Personal Finance

New investor? Here are 3 mutual fund categories for you to invest in

Dhuraivel Gunasekaran BL Research Bureau | Updated on August 19, 2020 Published on August 19, 2020

Large-cap, index funds and aggressive hybrid are relatively safer categories among equity funds

If you are a new investor seeking to make a foray into equity investing, it may be better to start the journey with equity mutual funds and not jump straight away into direct equity investing and trading. Many investors who start investing in high-risk investment avenues such as direct equities often get carried away by the rush and make mistakes which put their investments and sometimes, the journey itself, at risk. With direct equity stocks, you have to do extensive research before investing and track the investment closely, while in mutual funds, there are experts who make the investing decisions and do the tracking. These professionals understand the stock and market dynamics more closely and manage your money with measured risk. Your first brush with mutual funds carries less risk of leaving you with a bad experience than the first brush with direct equity investing.

Among the wide variety of equity-oriented funds available in the market, you can look at three categories — large-cap equity funds, equity index funds and aggressive hybrid funds — that can help you to participate in the equity market with relatively moderate risk compared with many other equity fund categories.

You can consider investing in these funds through the systematic investment plan (SIP) route that are better equipped to absorb market shocks. SIPs also help inculcate the habit of saving and building wealth for the future. The ideal investment horizon should be long-term — at least 5 years or more.

Large-cap funds

As required by the market regulator Securities and Exchange Board of India (SEBI), large-cap funds invest at least 80 per cent in companies ranked 1st-100th in terms of full market capitalisation. These funds invest in stocks that are primarily included in the Nifty 50, Nifty 100 or BSE 100 indices. These are often stocks of blue-chip companies — large well-established organisations, often in sound financial shape with relatively good earnings potential. They generally have lower volatility and are less vulnerable to adverse changes in the macroeconomic environment compared to smaller companies.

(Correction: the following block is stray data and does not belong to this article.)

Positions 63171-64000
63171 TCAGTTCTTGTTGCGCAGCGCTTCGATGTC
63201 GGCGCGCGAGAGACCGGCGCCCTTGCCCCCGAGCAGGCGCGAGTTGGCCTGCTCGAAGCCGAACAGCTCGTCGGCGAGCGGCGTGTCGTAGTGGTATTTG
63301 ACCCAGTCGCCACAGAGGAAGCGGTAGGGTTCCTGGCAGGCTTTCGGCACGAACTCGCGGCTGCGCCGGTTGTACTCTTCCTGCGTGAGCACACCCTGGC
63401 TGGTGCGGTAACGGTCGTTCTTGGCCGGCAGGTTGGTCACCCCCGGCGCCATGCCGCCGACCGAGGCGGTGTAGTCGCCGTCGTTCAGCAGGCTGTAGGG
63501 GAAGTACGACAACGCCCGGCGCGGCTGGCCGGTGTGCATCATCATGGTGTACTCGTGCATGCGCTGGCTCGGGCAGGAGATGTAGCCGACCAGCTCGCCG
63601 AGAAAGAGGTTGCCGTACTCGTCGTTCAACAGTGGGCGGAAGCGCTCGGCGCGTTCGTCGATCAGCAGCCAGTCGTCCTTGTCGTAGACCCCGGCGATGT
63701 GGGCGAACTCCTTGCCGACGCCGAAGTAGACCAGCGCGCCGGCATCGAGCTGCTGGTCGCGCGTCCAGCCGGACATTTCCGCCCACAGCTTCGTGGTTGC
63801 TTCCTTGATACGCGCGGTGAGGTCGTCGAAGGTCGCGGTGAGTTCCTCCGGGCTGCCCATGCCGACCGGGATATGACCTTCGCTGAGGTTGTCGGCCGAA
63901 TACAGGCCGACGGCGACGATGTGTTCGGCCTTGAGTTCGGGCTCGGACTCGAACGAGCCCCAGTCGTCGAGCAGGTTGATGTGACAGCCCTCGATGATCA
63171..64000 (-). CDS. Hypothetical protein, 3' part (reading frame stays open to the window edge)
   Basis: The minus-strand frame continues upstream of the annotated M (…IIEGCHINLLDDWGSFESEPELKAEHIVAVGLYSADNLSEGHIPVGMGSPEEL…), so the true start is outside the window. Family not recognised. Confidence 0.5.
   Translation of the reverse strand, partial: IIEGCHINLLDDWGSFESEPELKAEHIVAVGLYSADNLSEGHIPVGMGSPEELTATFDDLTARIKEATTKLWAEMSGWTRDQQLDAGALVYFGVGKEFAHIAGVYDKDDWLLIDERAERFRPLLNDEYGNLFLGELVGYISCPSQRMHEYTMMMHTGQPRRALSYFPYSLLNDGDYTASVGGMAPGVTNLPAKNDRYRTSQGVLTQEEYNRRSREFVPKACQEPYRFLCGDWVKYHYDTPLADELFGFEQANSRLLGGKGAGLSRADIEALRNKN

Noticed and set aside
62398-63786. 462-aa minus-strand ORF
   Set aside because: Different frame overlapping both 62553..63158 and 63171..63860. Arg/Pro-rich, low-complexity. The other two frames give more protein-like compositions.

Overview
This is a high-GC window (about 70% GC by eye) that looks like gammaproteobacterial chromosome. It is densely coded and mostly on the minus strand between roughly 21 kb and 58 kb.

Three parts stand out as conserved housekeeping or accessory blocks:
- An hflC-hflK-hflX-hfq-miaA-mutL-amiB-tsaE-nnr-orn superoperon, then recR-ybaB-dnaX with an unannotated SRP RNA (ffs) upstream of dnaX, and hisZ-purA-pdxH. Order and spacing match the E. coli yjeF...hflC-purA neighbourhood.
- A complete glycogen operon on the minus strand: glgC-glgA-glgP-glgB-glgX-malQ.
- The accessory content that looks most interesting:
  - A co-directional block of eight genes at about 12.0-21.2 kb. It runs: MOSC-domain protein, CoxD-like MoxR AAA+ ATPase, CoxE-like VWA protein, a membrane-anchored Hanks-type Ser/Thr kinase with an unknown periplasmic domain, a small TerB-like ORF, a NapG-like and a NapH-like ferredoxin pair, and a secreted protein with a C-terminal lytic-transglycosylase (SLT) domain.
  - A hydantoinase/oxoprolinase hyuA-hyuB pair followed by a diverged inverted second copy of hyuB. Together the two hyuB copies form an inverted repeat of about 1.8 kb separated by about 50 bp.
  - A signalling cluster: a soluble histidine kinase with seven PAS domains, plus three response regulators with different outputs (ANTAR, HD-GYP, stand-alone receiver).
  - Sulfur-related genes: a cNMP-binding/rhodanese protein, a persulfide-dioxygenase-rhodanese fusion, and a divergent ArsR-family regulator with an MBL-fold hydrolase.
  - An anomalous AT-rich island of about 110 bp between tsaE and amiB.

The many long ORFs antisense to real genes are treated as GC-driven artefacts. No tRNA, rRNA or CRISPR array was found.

The large-cap category can weather market downturns better during bear and corrective phases compared to other equity-oriented categories such as mid-cap and multi-cap categories. On the other hand, large-cap funds tend to underperform the smaller counterparts during equity market rallies. However, they often generate better risk adjusted returns over the long run.

Axis Bluechip, Mirae Asset Large Cap and Canara Robeco Bluechip Equity are some of the top-performing schemes in the large-cap category. These funds are rated five-star by BusinessLine Portfolio Star Track MF Ratings.

 

 

Index funds

Index funds are passively managed mutual funds seeking to replicate the performance of the underlying benchmark without active management by fund managers. They imitate the portfolio of an index (say, Nifty 50) by investing in stocks that are part of the index in the same proportion as in the index. On the other hand, actively managed funds aim to outperform their benchmarks with the help of fund managers. With no active management, index funds have much lower charges (expense ratios) than actively managed funds.

Index funds are a good option for investors seeking index-linked returns. There are currently 35 index funds in the market tracking various indices. From among these, you can consider index funds tracking the Nifty 50, Nifty Next 50 and Nifty 500 indices. The Nifty 50 is one of the most traded indices in the world and the top-traded derivative index in India. The Nifty Next 50 enables you to invest in stocks that have the potential to become part of the Nifty 50 Index in the future. The Nifty 500 index covers more than 95 per cent of the listed universe on the NSE in terms of full-market capitalisation.

Index funds that have lower expense ratio and less tracking error (deviation in returns from the benchmark) are preferred. UTI Nifty Index Fund, ICICI Prudential Nifty Next 50 Index Fund and Motilal Oswal Nifty 500 index funds are good choices.

Aggressive hybrid funds

As mandated by SEBI, aggressive hybrid funds allocate 65-80 per cent of their corpus to equity investments, while the rest is invested in debt instruments. The higher allocation to equity can help deliver good returns in the long run. Debt exposure helps cap losses in market downturns. These funds are treated like equity funds for taxation purposes.

The schemes under the aggressive hybrid fund category depreciate less during market corrections and appreciate less during rallies compared with other equity-oriented categories. Lower volatility can result in superior risk-adjusted returns compared with many other equity-oriented categories over the long term.

SBI Equity Hybrid, Canara Robeco Equity Hybrid and ICICI Pru Equity & Debt are some of the better performing funds under the aggressive hybrid category.

While the equity portion of these funds is often managed with multi-cap approach, the debt portion is deployed in fixed income instruments with varying maturities, depending on the interest-rate movement in the economy.

Safer start

It’s safer to start equity investing with mutual funds that are managed by investment professionals than with direct equity investing that involves investing and tracking on one’s own. There is a higher risk of burning your fingers in the latter.

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Published on August 19, 2020
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